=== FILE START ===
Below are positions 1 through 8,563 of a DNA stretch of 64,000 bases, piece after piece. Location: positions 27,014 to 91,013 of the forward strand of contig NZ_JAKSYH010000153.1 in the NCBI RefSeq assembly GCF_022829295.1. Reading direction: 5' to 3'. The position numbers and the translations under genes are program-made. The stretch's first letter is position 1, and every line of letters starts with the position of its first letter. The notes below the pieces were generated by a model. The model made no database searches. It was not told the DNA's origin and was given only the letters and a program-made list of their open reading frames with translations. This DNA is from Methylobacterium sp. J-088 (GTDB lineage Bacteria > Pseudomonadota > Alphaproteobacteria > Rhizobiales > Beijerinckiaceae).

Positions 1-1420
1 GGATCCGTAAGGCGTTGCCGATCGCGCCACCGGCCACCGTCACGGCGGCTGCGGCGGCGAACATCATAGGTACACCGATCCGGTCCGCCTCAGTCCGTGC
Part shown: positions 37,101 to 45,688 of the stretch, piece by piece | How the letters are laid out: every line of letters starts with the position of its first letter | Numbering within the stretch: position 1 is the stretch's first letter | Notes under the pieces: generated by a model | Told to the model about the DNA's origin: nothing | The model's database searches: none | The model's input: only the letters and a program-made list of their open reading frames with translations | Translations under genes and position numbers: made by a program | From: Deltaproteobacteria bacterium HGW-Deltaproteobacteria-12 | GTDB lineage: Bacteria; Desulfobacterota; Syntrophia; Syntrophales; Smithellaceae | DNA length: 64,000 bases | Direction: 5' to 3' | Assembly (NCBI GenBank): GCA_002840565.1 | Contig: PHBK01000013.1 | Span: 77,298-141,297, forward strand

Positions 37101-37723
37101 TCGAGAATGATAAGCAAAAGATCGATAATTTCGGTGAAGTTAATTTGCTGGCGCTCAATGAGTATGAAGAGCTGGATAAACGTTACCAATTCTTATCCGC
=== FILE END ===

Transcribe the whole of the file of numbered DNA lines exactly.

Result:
Below are positions 1 through 8,563 of a DNA stretch of 64,000 bases, piece after piece. Location: positions 27,014 to 91,013 of the forward strand of contig NZ_JAKSYH010000153.1 in the NCBI RefSeq assembly GCF_022829295.1. Reading direction: 5' to 3'. The position numbers and the translations under genes are program-made. The stretch's first letter is position 1, and every line of letters starts with the position of its first letter. The notes below the pieces were generated by a model. The model made no database searches. It was not told the DNA's origin and was given only the letters and a program-made list of their open reading frames with translations. This DNA is from Methylobacterium sp. J-088 (GTDB lineage Bacteria > Pseudomonadota > Alphaproteobacteria > Rhizobiales > Beijerinckiaceae).

Positions 1-1420
1 GGATCCGTAAGGCGTTGCCGATCGCGCCACCGGCCACCGTCACGGCGGCTGCGGCGGCGAACATCATAGGTACACCGATCCGGTCCGCCTCAGTCCGTGC
Part shown: positions 37,101 to 45,688 of the stretch, piece by piece | How the letters are laid out: every line of letters starts with the position of its first letter | Numbering within the stretch: position 1 is the stretch's first letter | Notes under the pieces: generated by a model | Told to the model about the DNA's origin: nothing | The model's database searches: none | The model's input: only the letters and a program-made list of their open reading frames with translations | Translations under genes and position numbers: made by a program | From: Deltaproteobacteria bacterium HGW-Deltaproteobacteria-12 | GTDB lineage: Bacteria; Desulfobacterota; Syntrophia; Syntrophales; Smithellaceae | DNA length: 64,000 bases | Direction: 5' to 3' | Assembly (NCBI GenBank): GCA_002840565.1 | Contig: PHBK01000013.1 | Span: 77,298-141,297, forward strand

Positions 37101-37723
37101 TCGAGAATGATAAGCAAAAGATCGATAATTTCGGTGAAGTTAATTTGCTGGCGCTCAATGAGTATGAAGAGCTGGATAAACGTTACCAATTCTTATCCGC